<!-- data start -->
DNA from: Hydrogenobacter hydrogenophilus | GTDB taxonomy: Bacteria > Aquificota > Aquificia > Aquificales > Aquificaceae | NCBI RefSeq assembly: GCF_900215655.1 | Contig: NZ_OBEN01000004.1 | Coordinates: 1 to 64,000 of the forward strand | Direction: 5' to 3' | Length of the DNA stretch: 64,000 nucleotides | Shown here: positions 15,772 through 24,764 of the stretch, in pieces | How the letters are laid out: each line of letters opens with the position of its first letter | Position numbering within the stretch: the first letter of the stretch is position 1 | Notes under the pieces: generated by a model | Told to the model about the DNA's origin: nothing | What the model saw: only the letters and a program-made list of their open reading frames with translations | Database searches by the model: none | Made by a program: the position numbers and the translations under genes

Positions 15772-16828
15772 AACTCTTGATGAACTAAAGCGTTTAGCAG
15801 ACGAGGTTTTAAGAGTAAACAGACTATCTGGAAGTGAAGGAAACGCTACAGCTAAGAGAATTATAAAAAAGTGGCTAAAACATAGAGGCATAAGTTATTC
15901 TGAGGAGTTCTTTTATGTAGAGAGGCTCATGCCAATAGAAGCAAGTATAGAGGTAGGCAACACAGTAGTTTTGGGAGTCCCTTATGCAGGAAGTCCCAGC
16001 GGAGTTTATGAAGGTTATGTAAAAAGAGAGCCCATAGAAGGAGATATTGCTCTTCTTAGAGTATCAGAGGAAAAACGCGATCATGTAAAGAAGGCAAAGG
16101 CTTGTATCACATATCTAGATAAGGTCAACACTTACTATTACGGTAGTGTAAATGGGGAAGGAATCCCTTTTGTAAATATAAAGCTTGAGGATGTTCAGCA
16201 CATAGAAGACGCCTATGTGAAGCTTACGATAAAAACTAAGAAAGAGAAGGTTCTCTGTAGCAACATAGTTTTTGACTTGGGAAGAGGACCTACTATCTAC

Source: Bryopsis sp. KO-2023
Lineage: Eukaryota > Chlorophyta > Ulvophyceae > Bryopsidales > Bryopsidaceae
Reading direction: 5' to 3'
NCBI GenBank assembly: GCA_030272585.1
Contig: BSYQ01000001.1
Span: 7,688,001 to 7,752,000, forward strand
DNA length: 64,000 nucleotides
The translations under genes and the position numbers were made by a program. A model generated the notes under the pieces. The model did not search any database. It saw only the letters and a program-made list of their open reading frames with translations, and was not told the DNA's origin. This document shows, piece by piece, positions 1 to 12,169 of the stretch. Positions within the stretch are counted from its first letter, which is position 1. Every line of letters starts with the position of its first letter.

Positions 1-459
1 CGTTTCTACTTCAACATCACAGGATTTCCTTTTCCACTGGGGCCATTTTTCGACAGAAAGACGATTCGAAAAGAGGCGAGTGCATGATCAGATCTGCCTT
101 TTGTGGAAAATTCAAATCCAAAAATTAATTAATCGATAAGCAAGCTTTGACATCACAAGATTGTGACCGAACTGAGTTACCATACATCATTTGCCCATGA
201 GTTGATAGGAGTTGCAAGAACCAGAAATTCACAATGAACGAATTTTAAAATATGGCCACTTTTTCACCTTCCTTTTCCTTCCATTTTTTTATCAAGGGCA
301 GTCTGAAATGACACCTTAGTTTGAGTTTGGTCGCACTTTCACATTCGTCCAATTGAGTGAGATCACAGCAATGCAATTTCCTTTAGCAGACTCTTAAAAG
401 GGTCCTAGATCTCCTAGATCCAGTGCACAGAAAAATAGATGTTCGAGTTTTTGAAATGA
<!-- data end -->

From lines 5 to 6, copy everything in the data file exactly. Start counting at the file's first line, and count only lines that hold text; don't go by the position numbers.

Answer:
15901 TGAGGAGTTCTTTTATGTAGAGAGGCTCATGCCAATAGAAGCAAGTATAGAGGTAGGCAACACAGTAGTTTTGGGAGTCCCTTATGCAGGAAGTCCCAGC
16001 GGAGTTTATGAAGGTTATGTAAAAAGAGAGCCCATAGAAGGAGATATTGCTCTTCTTAGAGTATCAGAGGAAAAACGCGATCATGTAAAGAAGGCAAAGG